palliative care patients benefit from unique music therapy project, study finds
As people face a terminal illness and are confined to a hospital bed or hospice room, music can provide a great source of solace. North American healthcare professionals have increasingly recognized the benefits of music therapy in palliative care, since end-of-life treatment is designed to meet the psychosocial, physical and spiritual needs of patients.
Sandi Curtis, a music therapy professor in the Concordia University Department of Creative Arts Therapies, has published a new study on the topic in the journal Music and Medicine. Her findings are based on a unique collaboration she orchestrated between university music therapy students, musicians from a professional symphony orchestra and a hospital palliative care ward.
"This project combined the talents and interests of violinists, violists and cellists with those of advanced student music therapists," she explains, noting her project has since been reprised in two Australian pediatric wards. "Our study showed how music therapy was effective in enhancing pain relief, comfort, relaxation, mood, confidence, resilience, life quality and well-being in patients."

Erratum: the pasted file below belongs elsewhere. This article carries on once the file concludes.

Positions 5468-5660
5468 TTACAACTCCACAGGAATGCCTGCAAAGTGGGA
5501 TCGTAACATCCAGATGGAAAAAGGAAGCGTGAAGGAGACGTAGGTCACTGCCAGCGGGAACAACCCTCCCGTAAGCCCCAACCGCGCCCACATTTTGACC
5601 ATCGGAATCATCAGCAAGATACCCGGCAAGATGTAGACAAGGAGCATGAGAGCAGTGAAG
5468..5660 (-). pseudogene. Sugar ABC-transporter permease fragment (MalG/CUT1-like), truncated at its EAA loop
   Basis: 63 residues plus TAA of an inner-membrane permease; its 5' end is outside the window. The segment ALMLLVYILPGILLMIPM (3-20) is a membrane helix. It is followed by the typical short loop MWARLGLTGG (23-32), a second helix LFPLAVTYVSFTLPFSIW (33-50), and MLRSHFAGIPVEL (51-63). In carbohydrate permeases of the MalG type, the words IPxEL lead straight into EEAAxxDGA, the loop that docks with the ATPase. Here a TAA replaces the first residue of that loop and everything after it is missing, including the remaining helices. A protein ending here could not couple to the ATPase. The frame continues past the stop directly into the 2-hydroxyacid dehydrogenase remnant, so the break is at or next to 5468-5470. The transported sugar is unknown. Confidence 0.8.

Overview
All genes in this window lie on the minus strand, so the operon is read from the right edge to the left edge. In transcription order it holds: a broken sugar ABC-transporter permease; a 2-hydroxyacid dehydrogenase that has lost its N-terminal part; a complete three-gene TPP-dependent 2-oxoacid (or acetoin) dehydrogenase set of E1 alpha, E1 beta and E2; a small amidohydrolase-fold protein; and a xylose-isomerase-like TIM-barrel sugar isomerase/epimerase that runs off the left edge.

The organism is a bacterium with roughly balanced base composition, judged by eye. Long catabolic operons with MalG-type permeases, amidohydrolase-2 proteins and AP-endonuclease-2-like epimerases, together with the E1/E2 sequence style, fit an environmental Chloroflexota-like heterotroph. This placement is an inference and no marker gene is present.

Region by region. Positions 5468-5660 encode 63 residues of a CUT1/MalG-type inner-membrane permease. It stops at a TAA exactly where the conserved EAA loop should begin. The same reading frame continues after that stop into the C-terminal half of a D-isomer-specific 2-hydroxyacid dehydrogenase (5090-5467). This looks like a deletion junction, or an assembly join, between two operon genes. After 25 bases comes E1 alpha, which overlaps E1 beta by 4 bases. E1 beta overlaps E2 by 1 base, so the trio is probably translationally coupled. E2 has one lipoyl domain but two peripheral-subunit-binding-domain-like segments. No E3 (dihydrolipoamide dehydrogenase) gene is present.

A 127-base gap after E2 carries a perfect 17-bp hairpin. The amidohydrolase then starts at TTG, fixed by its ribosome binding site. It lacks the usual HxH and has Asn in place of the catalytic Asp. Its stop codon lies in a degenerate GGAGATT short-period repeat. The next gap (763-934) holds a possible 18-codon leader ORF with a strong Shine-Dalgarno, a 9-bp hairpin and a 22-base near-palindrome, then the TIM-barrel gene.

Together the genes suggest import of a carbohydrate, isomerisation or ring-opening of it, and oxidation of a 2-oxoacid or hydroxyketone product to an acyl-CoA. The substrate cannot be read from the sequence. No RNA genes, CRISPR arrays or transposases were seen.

Curtis, who is vice-president elect of the American Music Therapy Association, says her investigation benefitted everyone who took part. "Student music therapists had an invaluable opportunity to make music with professional-calibre musicians," she says. "Symphony musicians had an opportunity to experience the transformative powers of music in a nonperformance setting and palliative care patients had access to music therapy services."
As part of the study, which spanned three years, Curtis divided undergraduates and musicians into pairs supervised by an accredited music therapist. As for the 371 participants, they were male and female palliative care patients between 18 and 101 years old. All patients had a terminal illness and most with a diagnosis of cancer.
Participants were seen for a single music therapy session, which lasted from 15 to 60 minutes. Interventions were designed to address four areas pain relief, relaxation, mood and quality of life. Three palliative care patients were so comforted by the experience that their families requested music therapy teams return to play soft music as they died. "On two other occasions, because of the strong relationship established in prior music therapy sessions, the music therapy team was asked to perform at the patients' funerals," Curtis notes.
Curtis is currently studying how music therapy can help women and children who are survivors of violence.